Social security came into existence in 1935 as a financial safety net program for individuals who couldn’t save enough money for retirement. Fast forward to 2023, the program has evolved to become a primary retirement income for up to 55% of seniors living in the country, helping many to afford basic-level financial stability.
Even better, individuals can now take prepense measures, known as social security strategies, to increase their overall social security life claim. These strategies include deliberate approaches taken over time to ensure you’re getting more from social security in the long haul. Here is an in-depth guide highlighting 15 tips on how to maximize social security benefits. Keep reading to learn more.
Social Security Basics
Social Security is a federal program legislated to cushion retirees or other vulnerable Americans with a stable and reliable income.
According to the Center on Budget and Policy Priorities, social security income is of vital importance, given that over 22 million people, including 1 million children, would be living in abject poverty without it.
There are various types of benefits under social security, including:
- Retirement benefits: individuals can start claiming retirement benefits if they accumulate 40 social security credits or attain the full retirement age, which ranges between 65 and 67 years.
- Disability benefits: individuals with a severe physical or mental impairment that is expected to last over a year or result in death are eligible for social security payments, especially if they attained enough credits through previous work.
- Spousal benefits: spousal of eligible workers who are at least 62 years of age and have been in the marriage union for at least a year are also allowed to collect social security benefits after attaining a certain eligibility criterion.
- Survivor benefits: this includes monthly payments made to the surviving dependents, spouse, or children of a deceased worker who has attained enough credits. The eligibility requirement for this program includes a close relationship with the deceased and fulfillment of certain dependency criteria.
It’s worth noting that these are just general provisions of the social security benefits. The Social Security Administration (SSA) assesses a range of other factors to determine a person’s eligibility or benefits amount, including state-specific regulations and individual circumstances.
That said, engage a reputable social security planning consultant to get personalized information based on your unique situation.
Get professional help of a Social Security advisor today! Unlock your Social Security potential today! Discover smart strategies and maximize your benefits with our Social Security Planning services. Don’t leave money on the table – take control of your retirement income.
Social Security Strategies
Social security is here to stay, at least for a decade, after which subsequent payroll deductions will be enough to offset up to 77% of the scheduled benefits. Although there is a looming potential crisis in the program, here is how to maximize your social security benefits while it lasts:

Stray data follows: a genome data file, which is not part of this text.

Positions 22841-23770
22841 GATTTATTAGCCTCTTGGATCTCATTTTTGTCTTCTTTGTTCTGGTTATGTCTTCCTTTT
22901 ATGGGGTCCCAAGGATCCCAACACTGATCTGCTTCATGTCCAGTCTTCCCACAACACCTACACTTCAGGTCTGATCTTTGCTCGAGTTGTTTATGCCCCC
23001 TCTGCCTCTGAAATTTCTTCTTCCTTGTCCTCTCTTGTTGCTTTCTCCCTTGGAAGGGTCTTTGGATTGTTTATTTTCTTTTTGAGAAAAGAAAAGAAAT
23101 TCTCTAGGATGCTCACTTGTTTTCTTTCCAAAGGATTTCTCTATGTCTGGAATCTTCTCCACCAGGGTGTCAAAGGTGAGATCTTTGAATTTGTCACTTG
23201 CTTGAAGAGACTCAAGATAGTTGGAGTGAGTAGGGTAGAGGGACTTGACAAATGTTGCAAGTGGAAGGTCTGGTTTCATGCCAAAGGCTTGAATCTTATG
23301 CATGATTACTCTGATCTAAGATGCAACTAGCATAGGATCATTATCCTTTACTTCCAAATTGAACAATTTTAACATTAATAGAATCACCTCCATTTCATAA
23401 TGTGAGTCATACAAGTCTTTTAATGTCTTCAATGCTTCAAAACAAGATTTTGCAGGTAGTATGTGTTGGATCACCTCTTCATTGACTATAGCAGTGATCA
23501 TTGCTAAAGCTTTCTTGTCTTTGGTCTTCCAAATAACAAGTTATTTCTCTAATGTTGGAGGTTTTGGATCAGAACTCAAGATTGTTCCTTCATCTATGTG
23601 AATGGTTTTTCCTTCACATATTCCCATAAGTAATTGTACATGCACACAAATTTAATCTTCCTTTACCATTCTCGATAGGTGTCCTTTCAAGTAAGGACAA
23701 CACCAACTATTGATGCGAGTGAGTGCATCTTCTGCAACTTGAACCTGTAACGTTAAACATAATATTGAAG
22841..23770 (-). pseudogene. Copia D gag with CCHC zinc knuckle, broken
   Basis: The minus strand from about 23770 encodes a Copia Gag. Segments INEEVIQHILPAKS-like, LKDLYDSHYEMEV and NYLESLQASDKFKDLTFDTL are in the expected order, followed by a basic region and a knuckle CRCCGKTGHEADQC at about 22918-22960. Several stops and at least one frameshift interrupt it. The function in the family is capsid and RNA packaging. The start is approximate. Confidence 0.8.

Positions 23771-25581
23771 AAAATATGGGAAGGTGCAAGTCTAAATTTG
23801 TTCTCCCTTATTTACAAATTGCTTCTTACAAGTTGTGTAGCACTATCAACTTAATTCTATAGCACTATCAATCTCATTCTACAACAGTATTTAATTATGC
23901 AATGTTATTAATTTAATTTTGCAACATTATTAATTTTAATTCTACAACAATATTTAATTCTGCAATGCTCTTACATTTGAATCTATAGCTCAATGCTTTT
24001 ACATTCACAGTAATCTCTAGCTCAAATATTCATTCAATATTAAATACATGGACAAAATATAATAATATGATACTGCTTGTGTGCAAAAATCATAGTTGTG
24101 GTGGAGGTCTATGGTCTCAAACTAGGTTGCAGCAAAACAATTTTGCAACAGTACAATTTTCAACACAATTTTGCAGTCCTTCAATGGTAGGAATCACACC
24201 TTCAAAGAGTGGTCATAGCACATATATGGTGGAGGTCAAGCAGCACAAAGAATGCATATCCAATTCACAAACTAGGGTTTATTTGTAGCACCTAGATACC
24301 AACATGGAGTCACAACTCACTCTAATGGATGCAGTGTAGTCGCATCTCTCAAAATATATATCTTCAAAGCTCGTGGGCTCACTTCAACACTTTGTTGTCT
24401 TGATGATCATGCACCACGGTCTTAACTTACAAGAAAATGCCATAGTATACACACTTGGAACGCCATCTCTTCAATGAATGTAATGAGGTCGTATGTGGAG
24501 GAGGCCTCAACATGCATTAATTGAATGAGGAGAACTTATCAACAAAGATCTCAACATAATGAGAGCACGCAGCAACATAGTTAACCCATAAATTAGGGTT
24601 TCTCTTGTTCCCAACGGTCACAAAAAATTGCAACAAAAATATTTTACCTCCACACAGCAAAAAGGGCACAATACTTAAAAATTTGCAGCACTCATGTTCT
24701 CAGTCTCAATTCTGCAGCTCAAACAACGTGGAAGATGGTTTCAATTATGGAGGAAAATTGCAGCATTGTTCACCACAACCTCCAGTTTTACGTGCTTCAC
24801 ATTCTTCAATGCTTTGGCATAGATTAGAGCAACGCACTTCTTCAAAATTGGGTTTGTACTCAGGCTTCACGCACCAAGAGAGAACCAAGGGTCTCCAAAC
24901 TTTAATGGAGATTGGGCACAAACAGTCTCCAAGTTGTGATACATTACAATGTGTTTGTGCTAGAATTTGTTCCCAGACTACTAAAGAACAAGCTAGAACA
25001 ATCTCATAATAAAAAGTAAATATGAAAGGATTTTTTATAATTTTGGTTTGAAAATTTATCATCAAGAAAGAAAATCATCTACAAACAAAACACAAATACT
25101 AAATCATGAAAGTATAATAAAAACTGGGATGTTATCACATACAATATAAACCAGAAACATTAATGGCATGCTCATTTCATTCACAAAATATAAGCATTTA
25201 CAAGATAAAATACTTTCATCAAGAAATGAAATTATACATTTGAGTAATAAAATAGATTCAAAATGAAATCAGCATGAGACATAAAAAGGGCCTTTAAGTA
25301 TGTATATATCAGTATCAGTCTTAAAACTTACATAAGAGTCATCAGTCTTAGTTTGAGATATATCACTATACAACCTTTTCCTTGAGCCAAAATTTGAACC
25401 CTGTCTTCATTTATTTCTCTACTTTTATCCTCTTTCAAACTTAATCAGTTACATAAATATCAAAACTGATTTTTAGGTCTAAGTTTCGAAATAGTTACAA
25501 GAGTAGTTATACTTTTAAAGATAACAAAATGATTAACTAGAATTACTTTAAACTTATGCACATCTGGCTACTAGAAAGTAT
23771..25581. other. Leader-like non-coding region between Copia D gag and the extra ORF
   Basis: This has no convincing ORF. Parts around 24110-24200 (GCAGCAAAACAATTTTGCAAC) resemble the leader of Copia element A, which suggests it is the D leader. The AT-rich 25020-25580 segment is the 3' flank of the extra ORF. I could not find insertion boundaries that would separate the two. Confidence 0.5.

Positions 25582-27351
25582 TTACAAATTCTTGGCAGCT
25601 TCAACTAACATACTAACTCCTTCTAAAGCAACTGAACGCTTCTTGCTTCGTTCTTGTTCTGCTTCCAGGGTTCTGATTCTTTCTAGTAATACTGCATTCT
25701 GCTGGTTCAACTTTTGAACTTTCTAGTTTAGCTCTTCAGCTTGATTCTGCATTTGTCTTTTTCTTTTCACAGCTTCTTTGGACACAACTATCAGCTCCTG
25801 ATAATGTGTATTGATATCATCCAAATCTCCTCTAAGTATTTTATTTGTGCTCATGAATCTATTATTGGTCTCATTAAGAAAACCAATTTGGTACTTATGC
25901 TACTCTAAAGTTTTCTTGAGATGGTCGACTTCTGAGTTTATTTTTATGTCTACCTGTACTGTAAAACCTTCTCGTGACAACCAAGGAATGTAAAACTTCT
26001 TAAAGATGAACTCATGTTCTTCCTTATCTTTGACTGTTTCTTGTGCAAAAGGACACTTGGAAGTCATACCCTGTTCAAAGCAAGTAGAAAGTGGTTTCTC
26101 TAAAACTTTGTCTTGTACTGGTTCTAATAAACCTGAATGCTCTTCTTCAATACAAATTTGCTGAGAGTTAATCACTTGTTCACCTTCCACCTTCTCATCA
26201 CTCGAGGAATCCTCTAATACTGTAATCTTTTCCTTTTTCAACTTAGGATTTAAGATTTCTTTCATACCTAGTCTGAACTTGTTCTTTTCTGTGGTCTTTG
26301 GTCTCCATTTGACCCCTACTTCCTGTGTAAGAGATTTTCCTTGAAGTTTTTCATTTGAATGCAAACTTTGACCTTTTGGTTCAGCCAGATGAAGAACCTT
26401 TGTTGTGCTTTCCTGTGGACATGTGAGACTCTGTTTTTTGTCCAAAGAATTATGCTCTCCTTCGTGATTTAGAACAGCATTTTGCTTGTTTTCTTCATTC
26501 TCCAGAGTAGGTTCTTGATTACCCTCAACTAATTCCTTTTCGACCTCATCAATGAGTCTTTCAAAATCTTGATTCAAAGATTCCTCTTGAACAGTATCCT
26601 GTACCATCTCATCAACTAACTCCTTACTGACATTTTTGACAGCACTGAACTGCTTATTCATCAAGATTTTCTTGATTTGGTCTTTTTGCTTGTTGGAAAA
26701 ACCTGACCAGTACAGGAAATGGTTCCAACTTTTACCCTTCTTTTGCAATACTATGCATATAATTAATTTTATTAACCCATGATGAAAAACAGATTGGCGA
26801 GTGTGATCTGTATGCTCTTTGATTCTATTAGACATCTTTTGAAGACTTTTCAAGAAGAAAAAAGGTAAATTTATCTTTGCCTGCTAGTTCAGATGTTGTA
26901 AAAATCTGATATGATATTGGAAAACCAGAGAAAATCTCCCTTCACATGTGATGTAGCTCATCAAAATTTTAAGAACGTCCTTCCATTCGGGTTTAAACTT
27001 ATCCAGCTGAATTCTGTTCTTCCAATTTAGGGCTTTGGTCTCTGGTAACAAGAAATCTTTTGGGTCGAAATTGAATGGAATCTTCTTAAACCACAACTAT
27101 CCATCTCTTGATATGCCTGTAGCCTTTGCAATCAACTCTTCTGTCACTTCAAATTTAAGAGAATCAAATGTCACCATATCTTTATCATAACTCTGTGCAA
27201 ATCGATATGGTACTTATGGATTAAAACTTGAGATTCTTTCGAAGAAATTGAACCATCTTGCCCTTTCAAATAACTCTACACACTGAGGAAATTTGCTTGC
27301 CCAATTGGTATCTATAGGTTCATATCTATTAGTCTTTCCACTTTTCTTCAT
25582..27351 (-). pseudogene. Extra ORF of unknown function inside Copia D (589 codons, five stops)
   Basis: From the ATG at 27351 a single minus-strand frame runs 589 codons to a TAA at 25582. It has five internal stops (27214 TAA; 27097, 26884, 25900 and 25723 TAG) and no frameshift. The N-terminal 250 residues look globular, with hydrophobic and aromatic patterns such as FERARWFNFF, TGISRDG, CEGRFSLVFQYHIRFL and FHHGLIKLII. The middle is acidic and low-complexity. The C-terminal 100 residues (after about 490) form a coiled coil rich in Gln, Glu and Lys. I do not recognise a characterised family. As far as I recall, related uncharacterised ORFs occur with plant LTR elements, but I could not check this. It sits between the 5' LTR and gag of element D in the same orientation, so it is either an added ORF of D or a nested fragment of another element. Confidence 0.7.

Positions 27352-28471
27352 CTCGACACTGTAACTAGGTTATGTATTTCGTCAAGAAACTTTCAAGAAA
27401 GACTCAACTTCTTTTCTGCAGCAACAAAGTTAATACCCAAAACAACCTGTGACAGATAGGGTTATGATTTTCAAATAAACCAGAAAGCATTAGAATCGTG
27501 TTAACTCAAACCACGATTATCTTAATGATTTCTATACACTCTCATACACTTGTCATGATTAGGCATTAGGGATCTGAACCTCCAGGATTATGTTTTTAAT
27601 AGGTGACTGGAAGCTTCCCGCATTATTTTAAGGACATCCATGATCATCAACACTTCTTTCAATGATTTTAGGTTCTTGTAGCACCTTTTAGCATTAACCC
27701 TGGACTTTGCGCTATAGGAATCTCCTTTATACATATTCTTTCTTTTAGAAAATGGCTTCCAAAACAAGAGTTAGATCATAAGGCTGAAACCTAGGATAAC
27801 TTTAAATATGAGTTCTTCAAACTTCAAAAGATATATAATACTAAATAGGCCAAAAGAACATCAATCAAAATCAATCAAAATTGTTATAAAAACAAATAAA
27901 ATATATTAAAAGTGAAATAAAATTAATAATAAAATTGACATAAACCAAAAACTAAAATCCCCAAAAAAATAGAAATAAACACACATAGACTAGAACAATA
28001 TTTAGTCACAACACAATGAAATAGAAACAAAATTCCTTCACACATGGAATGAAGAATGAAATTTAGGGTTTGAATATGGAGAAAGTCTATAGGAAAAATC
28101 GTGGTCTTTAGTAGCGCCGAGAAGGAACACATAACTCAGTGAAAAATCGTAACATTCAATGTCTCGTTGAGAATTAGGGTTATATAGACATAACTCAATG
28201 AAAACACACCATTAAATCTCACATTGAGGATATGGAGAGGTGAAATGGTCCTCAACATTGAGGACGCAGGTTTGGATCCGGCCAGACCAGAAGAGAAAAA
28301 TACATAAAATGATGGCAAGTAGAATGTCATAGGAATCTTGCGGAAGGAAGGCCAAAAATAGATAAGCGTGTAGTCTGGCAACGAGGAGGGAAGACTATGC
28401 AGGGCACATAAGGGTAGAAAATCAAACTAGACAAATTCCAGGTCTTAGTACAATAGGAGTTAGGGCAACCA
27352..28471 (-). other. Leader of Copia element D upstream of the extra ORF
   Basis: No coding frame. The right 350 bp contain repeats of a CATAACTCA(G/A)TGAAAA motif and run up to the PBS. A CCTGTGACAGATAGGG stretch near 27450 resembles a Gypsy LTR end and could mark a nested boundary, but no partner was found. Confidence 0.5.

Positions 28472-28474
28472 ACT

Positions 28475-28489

Delay taking benefits
One of the reasons for filing for SS and claiming the benefit earlier is simply because you need it to buy basic food supplies and keep the lights on. However, it’s important to understand that delaying the benefits by working longer in your 60s will leave you in a better position than living on a reduced benefit in your 80s. To put it into better perspective, this strategy guarantees you an 8% extra payment from social security until the benefit maxes out at 70 years.
Maximize your earnings
Another way to boost monthly payments in social security benefits is by maximizing your earnings over time as much as you can. Typically, this means earning at least $160,200, which is the 2023 maximum earning for the 6.2% social security income tax. Maxing out for a period of at least 35 years makes you eligible for the maximum benefit amount of $3,627 per month.
Consider spousal benefits
Social security spousal benefits strategies have evolved in the recent past, and higher earners can no longer “file and suspend” to optimize their overall payment. However, low-earning spouses can gain more by taking a spousal benefit instead of their own retirement benefits. Even better, individuals born before January 2, 1954, can file a restricted application for spousal benefits only before claiming their own retirement benefit at later stages.
Take advantage of survivor benefits
Engage an experienced estate financial planning advisor in the unfortunate event of your spouse’s demise to assess whether you’re eligible to claim their social security benefits. This can be a source of additional income, especially if your spouse has a higher income and earned more security credits than you.
Be aware of income limits
Social security benefits are subject to various income limits, including $25,000 for single individuals and $32,000 for married beneficiaries. Have a grasp of these limits and talk to an expert to understand the ramifications they’ll have on your overall benefit payout in the long haul.